Some of the most common reasons for turning to bankruptcy include divorce, medical bills and unemployment. Despite many people talking about bankruptcy as if it's a negative, it can be highly beneficial to those in need. There are two kinds you can try, including Chapter 7 or Chapter 13. With Chapter 13, you pay back what you owe over time. With Chapter 7, you have your assets liquidated and are left with no unsecured debt at the end of the process.
Despite the description of a Chapter 7 bankruptcy, filing doesn't mean you'll end up without any assets. Chapter 7 bankruptcies allow for many exemptions, so things like your primary vehicle and home may be exempt from liquidation.
You will need to qualify for this kind of bankruptcy, so you'll need to show that your income falls within the required limits. Usually, there is no problem qualifying since the people who are at a place where they want to file for bankruptcy are already struggling to make ends meet.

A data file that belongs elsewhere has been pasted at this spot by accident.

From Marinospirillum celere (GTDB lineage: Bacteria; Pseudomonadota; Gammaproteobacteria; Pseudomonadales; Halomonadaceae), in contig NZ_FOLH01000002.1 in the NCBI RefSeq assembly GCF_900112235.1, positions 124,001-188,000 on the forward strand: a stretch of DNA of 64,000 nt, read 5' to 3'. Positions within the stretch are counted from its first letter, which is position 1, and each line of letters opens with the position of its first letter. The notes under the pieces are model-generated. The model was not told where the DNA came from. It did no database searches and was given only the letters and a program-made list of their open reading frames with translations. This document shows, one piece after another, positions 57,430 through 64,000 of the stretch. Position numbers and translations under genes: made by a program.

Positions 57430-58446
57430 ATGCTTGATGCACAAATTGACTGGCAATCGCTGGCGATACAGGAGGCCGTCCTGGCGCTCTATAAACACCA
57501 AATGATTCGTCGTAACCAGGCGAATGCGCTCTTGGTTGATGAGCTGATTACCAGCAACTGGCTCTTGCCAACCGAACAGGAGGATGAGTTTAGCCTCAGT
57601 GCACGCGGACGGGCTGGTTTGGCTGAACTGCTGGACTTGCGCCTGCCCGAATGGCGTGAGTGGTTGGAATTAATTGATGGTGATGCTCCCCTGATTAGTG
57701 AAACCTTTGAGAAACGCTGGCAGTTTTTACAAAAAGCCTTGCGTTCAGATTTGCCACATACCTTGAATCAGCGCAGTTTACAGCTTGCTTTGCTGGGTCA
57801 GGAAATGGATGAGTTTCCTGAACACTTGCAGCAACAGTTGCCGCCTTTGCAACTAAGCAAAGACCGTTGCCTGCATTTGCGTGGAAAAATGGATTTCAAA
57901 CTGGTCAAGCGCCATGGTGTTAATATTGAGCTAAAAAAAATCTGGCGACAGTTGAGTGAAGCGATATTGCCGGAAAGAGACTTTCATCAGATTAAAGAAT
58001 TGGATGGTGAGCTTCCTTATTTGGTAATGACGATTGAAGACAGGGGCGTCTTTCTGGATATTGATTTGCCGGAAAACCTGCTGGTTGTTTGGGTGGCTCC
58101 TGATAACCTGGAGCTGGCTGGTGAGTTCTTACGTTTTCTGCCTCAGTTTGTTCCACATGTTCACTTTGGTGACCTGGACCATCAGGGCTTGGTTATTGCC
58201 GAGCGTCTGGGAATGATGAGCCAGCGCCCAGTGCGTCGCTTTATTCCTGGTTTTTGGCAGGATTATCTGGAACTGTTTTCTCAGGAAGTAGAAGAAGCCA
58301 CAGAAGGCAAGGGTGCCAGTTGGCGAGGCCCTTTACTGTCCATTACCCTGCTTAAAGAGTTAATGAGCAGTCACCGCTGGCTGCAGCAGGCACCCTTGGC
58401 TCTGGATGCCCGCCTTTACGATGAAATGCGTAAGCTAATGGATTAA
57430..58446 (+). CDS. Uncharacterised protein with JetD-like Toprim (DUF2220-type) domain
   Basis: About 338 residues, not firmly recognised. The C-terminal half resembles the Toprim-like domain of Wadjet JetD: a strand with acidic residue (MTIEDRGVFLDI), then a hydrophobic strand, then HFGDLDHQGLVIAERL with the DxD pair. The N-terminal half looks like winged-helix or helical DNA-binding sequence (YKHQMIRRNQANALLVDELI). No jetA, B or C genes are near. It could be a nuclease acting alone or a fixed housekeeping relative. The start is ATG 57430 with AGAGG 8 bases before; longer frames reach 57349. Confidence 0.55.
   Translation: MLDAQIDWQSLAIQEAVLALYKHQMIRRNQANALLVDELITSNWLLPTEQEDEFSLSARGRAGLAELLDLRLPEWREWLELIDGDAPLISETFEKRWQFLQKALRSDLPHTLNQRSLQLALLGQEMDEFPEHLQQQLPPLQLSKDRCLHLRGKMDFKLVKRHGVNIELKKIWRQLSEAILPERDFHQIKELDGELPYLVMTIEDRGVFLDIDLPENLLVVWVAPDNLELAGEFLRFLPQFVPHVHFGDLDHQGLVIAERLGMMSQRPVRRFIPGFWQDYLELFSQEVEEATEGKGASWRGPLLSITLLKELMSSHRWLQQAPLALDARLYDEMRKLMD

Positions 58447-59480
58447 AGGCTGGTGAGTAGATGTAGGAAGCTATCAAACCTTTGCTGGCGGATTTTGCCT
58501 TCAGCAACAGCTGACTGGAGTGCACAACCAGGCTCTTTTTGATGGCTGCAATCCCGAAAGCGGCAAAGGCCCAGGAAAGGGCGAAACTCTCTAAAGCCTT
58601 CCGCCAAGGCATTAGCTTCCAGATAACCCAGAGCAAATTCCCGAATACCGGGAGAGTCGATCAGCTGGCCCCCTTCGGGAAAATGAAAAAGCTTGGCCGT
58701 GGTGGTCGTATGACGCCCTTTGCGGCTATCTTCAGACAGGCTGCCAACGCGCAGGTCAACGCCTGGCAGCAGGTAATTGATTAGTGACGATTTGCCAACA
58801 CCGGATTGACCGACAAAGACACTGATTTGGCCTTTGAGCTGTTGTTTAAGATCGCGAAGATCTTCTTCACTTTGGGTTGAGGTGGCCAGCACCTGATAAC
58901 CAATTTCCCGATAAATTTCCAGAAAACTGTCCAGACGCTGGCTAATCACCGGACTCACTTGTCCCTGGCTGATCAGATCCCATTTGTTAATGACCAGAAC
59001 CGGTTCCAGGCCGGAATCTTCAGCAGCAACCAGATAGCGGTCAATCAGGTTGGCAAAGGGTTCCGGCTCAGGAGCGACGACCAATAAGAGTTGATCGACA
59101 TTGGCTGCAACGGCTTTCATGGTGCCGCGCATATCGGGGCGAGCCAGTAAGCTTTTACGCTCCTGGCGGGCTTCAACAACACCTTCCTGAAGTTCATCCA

Bankruptcy isn't cheap, and it can cost you up to $2,500 for a Chapter 7 bankruptcy. Fortunately, this fee can be paid over time in some cases. Your attorney can help you learn more about bankruptcy and if it's the right choice for you. If you decide to go through with a bankruptcy, you may find that you have an immediate drop in your credit score, but because you'll no longer have outstanding unsecured debts, any future purchases you make can help you build that score up. Additionally, you'll be in a better position to save and spend within your means.
Source: CreditCards.com, "14 key factors when considering bankruptcy," Dana Dratch, accessed Aug. 29, 2017